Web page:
1. Post a new song every day, specifically on Facebook and Twitter. This makes you appear "prolific", and not at all "annoying". If possible, repost the same link several times a day. This allows your friends and fans to avoid reading those boring posts from Aunt Edna.
2. Repost the same song every day.
Maybe everyone didn't get a chance to hear it yet. Maybe you only have one song. Who knows? And you know the old saying: familiarity breeds...sales!
3. Post a link to a song; then take the song down, because you're "not happy with it".
People love clicking on a link and nothing happens. It makes them begin fiddling with their PC's ~ checking their security settings, deleting their cookies, rebooting. People love that. It gives them a handy opportunity to do a much-neglected tune-up of their system.
4. Hype your latest track as the "greatest/saddest/grooviest song ever written".
People will flock to listen, mainly because this gives them a chance to sharpen their satirical, cynical, writing skills and to expand their vocabulary, as they search for just the right words to express their gratitude to you for sharing a once-in-a-lifetime gem.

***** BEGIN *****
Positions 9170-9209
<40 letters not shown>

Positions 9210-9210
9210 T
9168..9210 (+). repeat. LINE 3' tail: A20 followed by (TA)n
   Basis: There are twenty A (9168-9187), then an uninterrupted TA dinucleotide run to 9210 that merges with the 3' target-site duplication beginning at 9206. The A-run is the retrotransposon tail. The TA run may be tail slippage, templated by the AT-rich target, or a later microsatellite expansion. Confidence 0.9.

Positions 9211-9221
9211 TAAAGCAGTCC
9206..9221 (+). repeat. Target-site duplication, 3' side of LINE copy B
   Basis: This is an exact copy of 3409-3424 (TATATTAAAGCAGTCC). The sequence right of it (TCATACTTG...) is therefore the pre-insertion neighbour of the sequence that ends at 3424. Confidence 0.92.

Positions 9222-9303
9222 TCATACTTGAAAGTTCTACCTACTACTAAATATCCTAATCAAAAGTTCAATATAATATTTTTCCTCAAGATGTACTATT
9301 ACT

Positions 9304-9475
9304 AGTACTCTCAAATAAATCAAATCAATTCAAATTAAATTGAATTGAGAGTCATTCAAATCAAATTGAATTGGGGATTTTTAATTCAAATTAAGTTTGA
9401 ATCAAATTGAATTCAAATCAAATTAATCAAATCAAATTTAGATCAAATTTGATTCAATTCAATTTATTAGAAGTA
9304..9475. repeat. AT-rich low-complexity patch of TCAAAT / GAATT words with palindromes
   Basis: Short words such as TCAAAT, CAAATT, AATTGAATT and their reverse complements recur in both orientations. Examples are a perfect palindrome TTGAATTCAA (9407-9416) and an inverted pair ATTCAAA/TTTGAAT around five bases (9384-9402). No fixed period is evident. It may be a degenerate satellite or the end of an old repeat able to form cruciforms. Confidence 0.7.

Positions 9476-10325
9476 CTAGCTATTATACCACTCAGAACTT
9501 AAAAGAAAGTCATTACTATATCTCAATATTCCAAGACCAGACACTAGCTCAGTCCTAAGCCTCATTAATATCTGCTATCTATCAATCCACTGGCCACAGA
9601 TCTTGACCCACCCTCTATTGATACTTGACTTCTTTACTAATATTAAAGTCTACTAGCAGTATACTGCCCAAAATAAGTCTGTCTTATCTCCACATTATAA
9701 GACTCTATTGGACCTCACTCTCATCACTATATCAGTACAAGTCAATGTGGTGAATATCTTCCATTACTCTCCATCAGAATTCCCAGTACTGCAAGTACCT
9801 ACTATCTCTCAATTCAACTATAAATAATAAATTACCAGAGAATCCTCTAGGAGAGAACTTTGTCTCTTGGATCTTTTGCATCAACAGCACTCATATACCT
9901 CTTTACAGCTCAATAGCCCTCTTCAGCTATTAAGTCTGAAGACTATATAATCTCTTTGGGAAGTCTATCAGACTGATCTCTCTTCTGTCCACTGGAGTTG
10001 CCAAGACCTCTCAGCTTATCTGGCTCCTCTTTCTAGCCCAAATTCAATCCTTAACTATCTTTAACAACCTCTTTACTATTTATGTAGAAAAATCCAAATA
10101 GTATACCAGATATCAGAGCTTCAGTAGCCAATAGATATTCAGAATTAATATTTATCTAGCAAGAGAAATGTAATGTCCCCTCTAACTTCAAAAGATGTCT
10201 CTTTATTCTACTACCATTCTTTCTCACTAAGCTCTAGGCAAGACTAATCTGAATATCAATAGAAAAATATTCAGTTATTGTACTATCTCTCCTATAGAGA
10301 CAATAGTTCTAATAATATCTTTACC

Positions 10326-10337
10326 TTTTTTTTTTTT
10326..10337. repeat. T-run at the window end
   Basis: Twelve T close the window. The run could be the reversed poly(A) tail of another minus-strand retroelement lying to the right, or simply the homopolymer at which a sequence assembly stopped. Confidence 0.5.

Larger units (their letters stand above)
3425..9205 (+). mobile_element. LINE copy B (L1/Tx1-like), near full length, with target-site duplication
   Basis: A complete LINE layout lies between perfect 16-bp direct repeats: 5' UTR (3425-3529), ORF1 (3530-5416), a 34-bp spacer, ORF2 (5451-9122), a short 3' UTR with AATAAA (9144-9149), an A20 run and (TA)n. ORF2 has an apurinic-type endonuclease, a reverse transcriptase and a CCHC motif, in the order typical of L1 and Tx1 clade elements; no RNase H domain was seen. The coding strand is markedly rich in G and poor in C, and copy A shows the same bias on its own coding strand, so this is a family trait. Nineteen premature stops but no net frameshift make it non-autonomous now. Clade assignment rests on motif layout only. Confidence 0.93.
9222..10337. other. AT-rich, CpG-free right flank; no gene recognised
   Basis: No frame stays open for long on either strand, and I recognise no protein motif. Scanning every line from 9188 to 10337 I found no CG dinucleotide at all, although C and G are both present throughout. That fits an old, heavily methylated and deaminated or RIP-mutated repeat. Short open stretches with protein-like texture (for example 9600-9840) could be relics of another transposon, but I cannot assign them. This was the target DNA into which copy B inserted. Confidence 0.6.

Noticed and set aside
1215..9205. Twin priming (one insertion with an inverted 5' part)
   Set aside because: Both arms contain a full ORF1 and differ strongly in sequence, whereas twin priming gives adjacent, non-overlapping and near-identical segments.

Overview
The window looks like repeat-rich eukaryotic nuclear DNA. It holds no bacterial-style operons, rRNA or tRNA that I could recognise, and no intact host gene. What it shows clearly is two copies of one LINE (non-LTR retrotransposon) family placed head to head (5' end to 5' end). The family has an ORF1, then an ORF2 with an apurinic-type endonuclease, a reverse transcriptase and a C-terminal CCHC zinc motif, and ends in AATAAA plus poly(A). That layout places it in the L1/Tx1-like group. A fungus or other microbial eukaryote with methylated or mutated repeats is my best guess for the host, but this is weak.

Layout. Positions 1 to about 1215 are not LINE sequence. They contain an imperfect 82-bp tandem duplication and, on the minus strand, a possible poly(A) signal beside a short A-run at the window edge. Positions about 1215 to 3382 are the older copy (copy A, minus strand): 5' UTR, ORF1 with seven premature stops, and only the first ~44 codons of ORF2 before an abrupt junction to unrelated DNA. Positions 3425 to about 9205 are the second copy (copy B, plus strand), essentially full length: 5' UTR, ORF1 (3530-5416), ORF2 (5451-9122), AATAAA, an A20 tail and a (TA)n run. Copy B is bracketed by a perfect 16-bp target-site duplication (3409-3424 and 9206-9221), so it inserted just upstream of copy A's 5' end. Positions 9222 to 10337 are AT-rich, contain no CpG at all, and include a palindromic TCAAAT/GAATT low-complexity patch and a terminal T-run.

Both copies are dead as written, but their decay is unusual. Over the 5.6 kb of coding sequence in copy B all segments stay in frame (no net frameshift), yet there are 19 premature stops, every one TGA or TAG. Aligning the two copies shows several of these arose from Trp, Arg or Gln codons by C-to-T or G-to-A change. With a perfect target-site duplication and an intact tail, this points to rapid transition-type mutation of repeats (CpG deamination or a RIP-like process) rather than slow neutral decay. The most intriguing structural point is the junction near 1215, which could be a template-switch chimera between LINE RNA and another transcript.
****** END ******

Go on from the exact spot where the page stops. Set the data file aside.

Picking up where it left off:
5. Slap up a horribly-done home demo for everyone's listening pleasure.
You just wrote a new song, and you're excited about it! Oh sure, maybe you didn't have time to tune your guitar, but you had to get the song recorded before you lost that golden moment! Out of tune tracks give an artist that certain cachet. It screams avant-garde.
6. Make a YouTube live performance video using just a 40-watt lightbulb, and film it during the dinner hour, when your kids are running through the living room screaming, and your dog is barking for his dinner.
Be sure to also keep the TV at its normal volume, preferably blaring that Sham Wow commercial in the background. All this lends ambience to your performance. It's called keeping it real, and it is hardly a distraction for the viewer.
7. Create politically charged posts.
After all, what do your fans care more about? You music or your politics? Jump up on that soapbox! Better yet, take a moment to denigrate "the other side". Of course you want fans, preferably those who will actually buy your music. But you only want the right kind of fans. If you miss out on a few dollars here and there, well, you will feel all the more righteous.
8. Never respond to fan comments.
You're busy! And besides, if you say "thank you", that just makes you look needy. Isn't it enough that you are doing them a favor by posting your music?
It's all just common sense, really. As an artist, perhaps you've already thought of some of these ways, but I wanted to make it as no-fuss as possible. Hence, a list that you can post on your bulletin board for handy reference!